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Impact of COVID-19 Measures on a Paediatric Oncology Outreach Program: Medical Perspectives
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  • Ibrahim El Salih,
  • Pudjo Widjajanto,
  • Festus Njuguna,
  • Gertjan Kaspers,
  • Saskia Mostert
Ibrahim El Salih
Utrecht University
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Pudjo Widjajanto
Dr. Sardjito Hospital
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Festus Njuguna
Moi Teaching and Referral Hospital
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Gertjan Kaspers
Princess Maxima Center for Pediatric Oncology
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Saskia Mostert
Emma’s Children’s Hospital, Amsterdam UMC, Vrije Universiteit
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Abstract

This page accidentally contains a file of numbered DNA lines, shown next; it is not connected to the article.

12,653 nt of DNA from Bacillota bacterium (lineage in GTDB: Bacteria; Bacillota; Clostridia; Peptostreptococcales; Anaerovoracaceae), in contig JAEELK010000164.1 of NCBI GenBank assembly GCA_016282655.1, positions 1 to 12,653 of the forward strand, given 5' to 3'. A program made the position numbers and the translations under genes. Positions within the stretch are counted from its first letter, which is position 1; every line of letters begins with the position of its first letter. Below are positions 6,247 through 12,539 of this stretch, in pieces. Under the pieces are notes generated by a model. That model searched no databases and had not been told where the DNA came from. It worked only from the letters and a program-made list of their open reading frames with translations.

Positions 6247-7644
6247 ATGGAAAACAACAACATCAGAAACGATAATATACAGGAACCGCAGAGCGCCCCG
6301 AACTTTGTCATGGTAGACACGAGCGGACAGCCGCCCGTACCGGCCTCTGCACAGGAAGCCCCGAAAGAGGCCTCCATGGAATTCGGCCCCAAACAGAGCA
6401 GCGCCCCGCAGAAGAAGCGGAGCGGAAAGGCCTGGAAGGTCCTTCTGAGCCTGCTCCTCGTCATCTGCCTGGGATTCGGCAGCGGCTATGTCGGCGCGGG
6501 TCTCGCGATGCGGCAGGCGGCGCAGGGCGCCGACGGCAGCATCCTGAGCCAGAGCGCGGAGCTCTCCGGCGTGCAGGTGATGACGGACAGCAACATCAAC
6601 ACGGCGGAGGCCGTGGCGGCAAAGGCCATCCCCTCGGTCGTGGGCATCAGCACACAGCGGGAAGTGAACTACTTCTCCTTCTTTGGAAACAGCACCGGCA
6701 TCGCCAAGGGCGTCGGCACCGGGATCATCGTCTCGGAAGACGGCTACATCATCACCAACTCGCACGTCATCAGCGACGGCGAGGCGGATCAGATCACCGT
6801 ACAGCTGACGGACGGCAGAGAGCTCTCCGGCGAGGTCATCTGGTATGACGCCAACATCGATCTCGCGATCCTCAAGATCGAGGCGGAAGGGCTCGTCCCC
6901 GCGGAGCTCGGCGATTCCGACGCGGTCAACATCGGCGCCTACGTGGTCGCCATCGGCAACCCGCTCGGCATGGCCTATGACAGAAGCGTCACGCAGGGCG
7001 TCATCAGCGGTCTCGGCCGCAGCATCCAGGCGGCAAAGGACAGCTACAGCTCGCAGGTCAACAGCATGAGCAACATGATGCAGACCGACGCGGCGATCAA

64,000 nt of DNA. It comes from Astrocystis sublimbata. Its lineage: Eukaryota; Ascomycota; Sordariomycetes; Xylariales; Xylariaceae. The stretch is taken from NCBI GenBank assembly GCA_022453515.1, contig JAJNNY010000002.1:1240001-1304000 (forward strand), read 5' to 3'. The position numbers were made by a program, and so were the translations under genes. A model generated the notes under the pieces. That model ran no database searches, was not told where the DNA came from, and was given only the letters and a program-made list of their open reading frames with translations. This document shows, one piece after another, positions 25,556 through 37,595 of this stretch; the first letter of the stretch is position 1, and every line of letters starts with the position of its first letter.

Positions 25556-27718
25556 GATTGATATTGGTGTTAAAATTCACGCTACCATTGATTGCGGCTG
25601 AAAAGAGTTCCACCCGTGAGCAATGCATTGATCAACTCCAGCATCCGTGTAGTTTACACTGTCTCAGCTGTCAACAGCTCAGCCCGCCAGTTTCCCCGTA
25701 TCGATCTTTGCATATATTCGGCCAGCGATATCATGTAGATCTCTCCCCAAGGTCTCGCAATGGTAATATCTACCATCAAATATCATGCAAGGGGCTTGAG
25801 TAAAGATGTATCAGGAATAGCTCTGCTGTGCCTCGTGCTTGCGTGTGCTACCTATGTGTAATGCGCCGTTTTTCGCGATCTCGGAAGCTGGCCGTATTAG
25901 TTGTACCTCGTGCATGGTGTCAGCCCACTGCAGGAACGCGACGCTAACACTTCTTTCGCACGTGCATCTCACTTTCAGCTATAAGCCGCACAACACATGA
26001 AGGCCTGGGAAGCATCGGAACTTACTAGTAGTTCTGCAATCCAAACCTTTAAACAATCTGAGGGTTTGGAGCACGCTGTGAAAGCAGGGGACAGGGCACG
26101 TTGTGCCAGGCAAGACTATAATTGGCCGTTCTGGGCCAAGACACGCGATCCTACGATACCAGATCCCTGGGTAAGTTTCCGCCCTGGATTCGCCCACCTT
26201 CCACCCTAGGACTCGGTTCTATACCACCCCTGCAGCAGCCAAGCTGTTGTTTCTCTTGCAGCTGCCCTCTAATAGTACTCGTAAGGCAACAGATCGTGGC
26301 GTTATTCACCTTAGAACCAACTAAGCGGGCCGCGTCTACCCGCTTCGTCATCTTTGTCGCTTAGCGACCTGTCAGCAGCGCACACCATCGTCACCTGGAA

Background Paediatric oncology outreach programs have been effective development interventions to reduce inequalities in healthcare between high-income countries (HIC) versus low and middle-income countries (LMIC). But little is known about its sustainability during times of a pandemic. This study assesses the impact of COVID-19 government measures on a paediatric oncology outreach program between three large referral hospitals in the Netherlands, Indonesia and Kenya. Methods The head from each paediatric oncology outreach partner site was interviewed using a semi-structured questionnaire in June 2021. Results COVID-19 government measures impacted childhood cancer care at all three hospitals. However, disruptions in services are more prominent at partner sites in LMIC, increasing existing inequalities.The doctor from Dutch hospital, located in a HIC, reported only one disruption which is a decrease in surveillance evaluations for patients who completed cancer treatment. The doctors from Indonesian and Kenyan hospitals, located in LMIC, reported multiple disruptions. For example, reduced number of cancer diagnoses, delayed presentations, medical staff shortages, limited availability of chemotherapy and blood products, and delayed or modified treatment administration. Physical interaction between medical teams of all three participating institutions has slowed down. Hereby, adequate transfer of knowledge, skills and expertise have been adversely affected. Conclusion COVID-19 government measures have negatively impacted the intrinsic nature of the paediatric oncology outreach program. Disruptions in childhood cancer care services are more prominent at partner sites in LMIC. Government leaders and policy makers should take collateral damage of their policies and local settings into account to protect children with cancer